Will Phantom ever be Revived?

The original 1957 Broadway production of West Side Story was a big hit.  It ran 732 performances.

Music Manwhich bested it for the Tony Award, ran 1,375 performances.

The original My Fair Lady ran what seems like a whopping 2,717 performances.

Let’s flash forward four or five decades and take a look at our biggest hits:

Mamma Mia is already up to over 5,000 performances.  The Lion King has run around the circle of life over 6,800 times.  And The Phantom of the Opera is up to over 10,000.  And shows like Wicked,  Jersey Boys, etc. are all expected to hit well over 5K performances in their lifetime as well.

Things have changed on Broadway.  We’re a lot better at stretching out the runs of our hit shows (which is one of the reasons we’re faced with the theater crunch we’re in now), and maximizing our ROI.  Big hits in the golden age of Broadway ran a couple thousand performances at most.  Now, that’s a soft hit.

In fact, take a look at the longest running Broadway shows of all time.  The oldest one (A Chorus Line) opened in 1975.  After that (and Oh, Calcutta!), you’ve got to get into the 80s.

So my question is . . . if we’re getting so much better at keeping shows on Broadway for years, even decades longer than we used to, does that mean the shows will be revived less?

West Side Story has seen two revivals.  The Music Man has also seen two revivals.  My Fair Lady will be up to four when Clive Davis opens his production.

Do you think there will ever be four revivals of Mamma Mia?  The Lion King? Phantom?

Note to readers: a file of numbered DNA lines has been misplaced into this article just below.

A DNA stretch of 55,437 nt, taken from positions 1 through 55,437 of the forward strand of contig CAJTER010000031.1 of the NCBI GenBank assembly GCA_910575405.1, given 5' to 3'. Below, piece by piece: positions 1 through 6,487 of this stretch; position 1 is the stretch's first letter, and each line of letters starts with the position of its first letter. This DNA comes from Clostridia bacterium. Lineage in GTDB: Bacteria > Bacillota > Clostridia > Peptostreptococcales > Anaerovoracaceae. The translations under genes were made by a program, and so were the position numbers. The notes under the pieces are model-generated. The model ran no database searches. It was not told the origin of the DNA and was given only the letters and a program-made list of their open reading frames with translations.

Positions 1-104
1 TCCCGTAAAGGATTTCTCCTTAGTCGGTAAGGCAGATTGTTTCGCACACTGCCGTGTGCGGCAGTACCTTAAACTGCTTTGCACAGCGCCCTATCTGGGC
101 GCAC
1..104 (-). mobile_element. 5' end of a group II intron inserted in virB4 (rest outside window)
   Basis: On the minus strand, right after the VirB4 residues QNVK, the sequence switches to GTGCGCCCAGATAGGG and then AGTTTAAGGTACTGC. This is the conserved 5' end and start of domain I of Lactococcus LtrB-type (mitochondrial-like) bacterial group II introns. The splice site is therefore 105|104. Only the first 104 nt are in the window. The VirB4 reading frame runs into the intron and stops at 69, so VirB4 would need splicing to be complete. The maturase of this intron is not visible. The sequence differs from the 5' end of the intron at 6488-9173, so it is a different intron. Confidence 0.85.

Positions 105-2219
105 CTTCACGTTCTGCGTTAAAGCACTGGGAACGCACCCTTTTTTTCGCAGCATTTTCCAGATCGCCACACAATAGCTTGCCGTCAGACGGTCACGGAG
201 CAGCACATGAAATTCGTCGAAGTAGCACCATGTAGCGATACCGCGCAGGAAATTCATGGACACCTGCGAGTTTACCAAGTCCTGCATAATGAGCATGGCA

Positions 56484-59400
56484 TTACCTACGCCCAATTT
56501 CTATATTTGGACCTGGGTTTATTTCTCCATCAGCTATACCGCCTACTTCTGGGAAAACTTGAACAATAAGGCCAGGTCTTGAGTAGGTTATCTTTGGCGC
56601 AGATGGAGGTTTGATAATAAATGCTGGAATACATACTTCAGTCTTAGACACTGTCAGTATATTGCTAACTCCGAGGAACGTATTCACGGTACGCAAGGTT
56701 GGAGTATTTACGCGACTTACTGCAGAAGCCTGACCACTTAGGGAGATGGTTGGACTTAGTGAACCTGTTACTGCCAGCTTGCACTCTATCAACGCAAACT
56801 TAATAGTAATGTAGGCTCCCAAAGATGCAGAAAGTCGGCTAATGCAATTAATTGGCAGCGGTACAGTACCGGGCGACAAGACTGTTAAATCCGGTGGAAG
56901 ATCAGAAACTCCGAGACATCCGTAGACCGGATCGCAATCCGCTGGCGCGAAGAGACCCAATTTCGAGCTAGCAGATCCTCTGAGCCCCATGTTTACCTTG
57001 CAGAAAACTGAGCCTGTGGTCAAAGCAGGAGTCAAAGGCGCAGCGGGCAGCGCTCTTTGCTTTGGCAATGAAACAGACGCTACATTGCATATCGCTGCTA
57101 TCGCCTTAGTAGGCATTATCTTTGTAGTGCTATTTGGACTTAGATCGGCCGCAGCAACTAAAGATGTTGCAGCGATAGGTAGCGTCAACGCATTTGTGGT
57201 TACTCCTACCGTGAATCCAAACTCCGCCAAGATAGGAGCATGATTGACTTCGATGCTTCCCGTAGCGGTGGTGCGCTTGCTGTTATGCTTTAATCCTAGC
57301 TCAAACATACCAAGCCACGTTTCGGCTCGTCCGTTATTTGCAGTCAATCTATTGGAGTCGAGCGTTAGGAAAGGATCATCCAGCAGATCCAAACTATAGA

Or does a long run limit the potential a show has of coming back?  Or are these productions so definitive that it wouldn’t even be worth bringing back anyway (especially the ones that depend so heavily on a physical spectacle)?  Obviously Les Miz is back, but is that only because of the movie?  Will that be what it takes?

This is an entirely new conundrum for the modern Broadway producer.

Because I can honestly say I don’t think I’ll ever see a revival of Wicked in my lifetime.

But I can also honestly say that I’m not sure I’ll ever see it close.

 

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Comments
  • Jared says:

    I agree with you, I don’t think we will see too many revivals of these long-running hit shows. First of all, the shows have to close first, and I don’t see that happen in the near future (I’ve accepted that “Phantom” will just never close, and honestly the corner of 44th & 8th will look bizarre without that marquee there).

    But I also think these closely timed revival don’t really work. You have to have a major reason to revisit a show, especially if the show was a hit before. They tried to revive “Les Miz” once already and that only lasted a year or two; I personally think this current revival will follow a similar course.